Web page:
President Hamid Karzai widened his lead over his main challenger in election returns released Saturday, creeping toward the 50% mark that would enable him to avoid a runoff in the divisive presidential contest.
Karzai's top challenger, Abdullah Abdullah, stepped up his fraud charges, raising doubts as to whether the former foreign minister's followers would accept the incumbent if he wins in the first round.
Accusations of fraud in the Aug. 20 vote have poured in to the Electoral Complaints Commission, which must investigate the allegations before final results can be announced.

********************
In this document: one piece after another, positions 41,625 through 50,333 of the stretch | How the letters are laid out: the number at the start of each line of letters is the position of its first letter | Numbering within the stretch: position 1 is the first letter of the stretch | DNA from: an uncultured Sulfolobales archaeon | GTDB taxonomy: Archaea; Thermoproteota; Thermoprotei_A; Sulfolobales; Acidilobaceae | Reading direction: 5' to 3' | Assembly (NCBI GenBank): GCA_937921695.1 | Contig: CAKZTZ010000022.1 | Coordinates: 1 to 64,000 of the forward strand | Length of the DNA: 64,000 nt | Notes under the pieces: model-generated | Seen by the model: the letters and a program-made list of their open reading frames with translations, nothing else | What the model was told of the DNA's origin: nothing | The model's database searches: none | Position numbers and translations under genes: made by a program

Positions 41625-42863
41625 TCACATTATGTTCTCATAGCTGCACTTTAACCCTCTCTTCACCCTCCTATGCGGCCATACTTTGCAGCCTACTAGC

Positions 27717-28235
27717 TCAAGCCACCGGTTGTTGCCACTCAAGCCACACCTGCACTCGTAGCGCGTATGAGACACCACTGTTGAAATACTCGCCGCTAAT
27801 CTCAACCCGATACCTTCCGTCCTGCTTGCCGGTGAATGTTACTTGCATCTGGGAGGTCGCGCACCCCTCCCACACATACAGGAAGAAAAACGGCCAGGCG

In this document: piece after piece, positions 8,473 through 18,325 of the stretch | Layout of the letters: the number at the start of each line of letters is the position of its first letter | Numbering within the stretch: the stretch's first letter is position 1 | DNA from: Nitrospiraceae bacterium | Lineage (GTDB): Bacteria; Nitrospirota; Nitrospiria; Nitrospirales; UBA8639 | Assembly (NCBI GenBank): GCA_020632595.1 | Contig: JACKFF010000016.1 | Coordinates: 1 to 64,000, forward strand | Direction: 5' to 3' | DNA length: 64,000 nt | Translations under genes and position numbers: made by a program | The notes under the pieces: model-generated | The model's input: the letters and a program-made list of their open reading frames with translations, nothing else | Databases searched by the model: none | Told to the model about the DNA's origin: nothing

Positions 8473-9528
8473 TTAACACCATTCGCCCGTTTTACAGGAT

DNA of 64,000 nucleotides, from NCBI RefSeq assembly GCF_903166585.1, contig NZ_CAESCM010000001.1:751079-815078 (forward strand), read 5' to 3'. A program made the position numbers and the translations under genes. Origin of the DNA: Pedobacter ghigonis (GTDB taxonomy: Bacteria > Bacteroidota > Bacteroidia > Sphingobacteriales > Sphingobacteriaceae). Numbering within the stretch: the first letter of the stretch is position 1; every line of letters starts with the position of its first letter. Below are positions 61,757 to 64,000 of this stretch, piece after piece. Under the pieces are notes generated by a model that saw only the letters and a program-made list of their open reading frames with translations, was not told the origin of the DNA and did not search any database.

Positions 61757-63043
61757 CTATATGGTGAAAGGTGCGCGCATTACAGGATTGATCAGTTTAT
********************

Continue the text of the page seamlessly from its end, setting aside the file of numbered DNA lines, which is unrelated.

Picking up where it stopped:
Fraud allegations from Abdullah and other presidential candidates as well as low turnout in the violent south could strip the election of legitimacy, not only among Afghans but also among the United States and its international partners, which have staked their Afghan policies on support for a credible government.
Figures released Saturday showed Karzai with 46.2% of the votes against Abdullah's 31.4%. The results were based on 35% of the country's polling stations.
British Prime Minister Gordon Brown paid a surprise visit Saturday to British troops in southern Afghanistan's Helmand province, hoping to counter critics who accuse his government of failing to adequately support Britain's mission here. A British marine was killed in Helmand the day of Brown's visit, the Ministry of Defense said in London.